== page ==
I wrote a python program to perform the SHA-256 function. It works just fine until I try to hash longer strings.
If I hash (in HEX)
at https://www.pelock.com/products/hash-calculator, I get the result
I do not get that from my own code.
When I perform the second round/iteration, I do not get the correct answer as depicted by that website.
As I understand it, the first iteration should be with the original A-H values, and the first 64 hex chars. Then the next iteration is supposed to have the input of the subsequent hex characters, but no more than 64 of them. I'm also supposed to cycle over the new A-H values from first iteration. Are the new A-H values what I add at the end of the second iteration, or do I still add the original A-H values? What other values do I have to change?
Does the first round have the length-of-the-original-string-that-is-appended of the entire original string (in this case, 384 bits/96 hex characters) or is it only the length of the part of the input we're using (being 64 hex characters/ 256 bits). What is the length that is appended in the second iteration? The original full 384 bits, or merely the length of the part of the input we're working with in the second iteration (being 32 hex characters / 128 bits)?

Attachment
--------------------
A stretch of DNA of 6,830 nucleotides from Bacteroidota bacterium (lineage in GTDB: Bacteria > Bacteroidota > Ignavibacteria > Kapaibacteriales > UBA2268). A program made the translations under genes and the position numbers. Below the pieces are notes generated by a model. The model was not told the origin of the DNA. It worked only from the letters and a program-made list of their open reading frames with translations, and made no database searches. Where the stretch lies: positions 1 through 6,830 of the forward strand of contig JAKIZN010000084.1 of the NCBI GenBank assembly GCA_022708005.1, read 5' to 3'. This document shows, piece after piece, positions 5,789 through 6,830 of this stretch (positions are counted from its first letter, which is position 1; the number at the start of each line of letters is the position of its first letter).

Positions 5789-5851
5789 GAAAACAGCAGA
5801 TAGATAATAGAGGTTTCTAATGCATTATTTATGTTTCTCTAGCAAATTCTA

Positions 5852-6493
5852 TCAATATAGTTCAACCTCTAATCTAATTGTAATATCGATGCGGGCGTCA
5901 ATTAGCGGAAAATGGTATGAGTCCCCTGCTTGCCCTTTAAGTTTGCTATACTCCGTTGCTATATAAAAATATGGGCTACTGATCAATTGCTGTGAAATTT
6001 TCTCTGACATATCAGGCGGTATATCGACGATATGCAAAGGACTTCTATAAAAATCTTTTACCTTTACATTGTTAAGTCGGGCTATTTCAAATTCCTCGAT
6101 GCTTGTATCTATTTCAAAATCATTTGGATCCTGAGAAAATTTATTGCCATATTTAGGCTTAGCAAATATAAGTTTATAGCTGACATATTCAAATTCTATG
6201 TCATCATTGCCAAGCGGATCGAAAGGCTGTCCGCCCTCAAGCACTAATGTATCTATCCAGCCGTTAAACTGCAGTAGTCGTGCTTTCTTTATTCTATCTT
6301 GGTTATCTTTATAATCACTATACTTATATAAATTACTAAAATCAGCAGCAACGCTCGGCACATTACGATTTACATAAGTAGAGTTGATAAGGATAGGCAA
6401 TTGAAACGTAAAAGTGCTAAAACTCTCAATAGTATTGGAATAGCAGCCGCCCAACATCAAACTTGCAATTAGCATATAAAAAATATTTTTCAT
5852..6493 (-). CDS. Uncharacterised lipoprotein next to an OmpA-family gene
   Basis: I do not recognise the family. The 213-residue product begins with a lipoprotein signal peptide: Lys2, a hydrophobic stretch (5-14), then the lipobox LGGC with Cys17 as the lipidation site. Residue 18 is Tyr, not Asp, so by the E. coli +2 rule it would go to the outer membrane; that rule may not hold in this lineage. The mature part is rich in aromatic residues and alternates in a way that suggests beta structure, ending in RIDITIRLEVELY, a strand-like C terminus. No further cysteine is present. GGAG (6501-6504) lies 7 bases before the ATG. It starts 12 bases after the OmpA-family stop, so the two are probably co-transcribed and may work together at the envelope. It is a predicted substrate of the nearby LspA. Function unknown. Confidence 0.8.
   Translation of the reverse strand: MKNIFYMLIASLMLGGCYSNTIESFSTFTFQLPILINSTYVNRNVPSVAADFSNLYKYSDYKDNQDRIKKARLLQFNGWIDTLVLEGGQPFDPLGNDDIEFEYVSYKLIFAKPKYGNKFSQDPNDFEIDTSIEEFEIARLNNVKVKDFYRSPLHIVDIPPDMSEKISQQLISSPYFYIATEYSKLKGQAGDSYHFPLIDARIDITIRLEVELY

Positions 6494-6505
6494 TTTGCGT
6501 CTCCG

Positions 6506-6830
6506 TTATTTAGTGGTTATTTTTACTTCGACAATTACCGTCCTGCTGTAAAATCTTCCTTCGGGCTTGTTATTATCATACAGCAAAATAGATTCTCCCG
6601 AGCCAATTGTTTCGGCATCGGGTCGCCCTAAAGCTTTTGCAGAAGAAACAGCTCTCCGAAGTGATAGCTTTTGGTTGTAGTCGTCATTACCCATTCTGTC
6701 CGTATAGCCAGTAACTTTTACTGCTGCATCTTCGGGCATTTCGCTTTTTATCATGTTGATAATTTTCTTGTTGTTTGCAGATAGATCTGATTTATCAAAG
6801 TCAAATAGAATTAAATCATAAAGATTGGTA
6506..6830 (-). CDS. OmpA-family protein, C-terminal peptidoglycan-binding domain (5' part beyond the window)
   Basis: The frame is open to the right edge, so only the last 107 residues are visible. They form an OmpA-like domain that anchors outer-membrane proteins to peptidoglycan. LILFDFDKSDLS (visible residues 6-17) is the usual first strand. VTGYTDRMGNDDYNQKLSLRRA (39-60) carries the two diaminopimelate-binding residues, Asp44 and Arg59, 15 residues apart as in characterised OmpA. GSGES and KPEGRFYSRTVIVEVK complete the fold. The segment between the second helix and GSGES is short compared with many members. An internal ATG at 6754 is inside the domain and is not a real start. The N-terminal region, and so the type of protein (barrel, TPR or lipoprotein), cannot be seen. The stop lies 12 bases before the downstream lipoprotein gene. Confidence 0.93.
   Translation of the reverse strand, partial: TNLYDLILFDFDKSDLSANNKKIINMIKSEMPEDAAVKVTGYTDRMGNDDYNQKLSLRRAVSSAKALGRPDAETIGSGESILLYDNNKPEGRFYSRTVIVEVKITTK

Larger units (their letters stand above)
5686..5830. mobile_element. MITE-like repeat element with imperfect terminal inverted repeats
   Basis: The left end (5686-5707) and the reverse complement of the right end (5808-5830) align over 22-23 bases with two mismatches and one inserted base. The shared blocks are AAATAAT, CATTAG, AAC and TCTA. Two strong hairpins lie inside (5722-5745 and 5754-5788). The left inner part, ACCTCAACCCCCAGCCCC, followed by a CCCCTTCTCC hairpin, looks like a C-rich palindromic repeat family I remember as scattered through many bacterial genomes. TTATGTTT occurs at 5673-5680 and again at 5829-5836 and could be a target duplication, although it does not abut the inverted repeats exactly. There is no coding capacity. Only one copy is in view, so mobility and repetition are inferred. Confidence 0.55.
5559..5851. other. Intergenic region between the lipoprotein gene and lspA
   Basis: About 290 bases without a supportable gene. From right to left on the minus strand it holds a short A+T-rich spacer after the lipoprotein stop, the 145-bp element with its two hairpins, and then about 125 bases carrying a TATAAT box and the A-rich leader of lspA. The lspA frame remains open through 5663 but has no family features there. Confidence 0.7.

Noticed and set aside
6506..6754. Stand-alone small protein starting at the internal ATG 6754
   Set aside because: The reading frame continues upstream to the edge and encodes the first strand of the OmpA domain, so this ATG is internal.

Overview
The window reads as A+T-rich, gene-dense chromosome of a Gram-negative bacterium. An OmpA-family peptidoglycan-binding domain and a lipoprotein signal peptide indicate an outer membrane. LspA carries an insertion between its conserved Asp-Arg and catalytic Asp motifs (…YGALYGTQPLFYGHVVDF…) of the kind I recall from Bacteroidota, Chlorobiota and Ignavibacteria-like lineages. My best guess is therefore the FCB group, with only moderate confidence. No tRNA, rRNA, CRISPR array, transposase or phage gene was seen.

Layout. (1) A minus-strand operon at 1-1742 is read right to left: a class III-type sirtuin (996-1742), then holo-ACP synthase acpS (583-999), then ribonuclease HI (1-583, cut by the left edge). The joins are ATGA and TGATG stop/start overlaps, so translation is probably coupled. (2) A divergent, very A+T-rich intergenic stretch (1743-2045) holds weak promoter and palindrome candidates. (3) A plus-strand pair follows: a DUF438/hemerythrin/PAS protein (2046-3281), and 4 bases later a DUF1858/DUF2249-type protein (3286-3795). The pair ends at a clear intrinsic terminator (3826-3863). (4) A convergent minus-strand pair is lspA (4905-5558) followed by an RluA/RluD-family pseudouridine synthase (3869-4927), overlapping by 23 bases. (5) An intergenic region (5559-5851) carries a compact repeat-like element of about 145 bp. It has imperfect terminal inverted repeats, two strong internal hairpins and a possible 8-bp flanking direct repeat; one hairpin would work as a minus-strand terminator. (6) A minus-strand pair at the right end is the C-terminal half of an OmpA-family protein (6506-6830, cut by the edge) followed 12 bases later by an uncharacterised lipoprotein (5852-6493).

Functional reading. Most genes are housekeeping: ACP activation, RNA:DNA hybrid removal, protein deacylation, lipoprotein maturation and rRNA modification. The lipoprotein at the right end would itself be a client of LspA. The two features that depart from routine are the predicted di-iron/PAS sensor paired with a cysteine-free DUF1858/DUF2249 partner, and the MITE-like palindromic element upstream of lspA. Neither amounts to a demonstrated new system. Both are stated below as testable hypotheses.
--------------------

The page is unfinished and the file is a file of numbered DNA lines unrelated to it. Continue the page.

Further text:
I do not understand how I'm supposed to re-apply the results of the first iteration to the second iteration to produce the proper result shown above.
Described simply, how are the multiple iterations/rounds of sha256 for long strings, actually applied?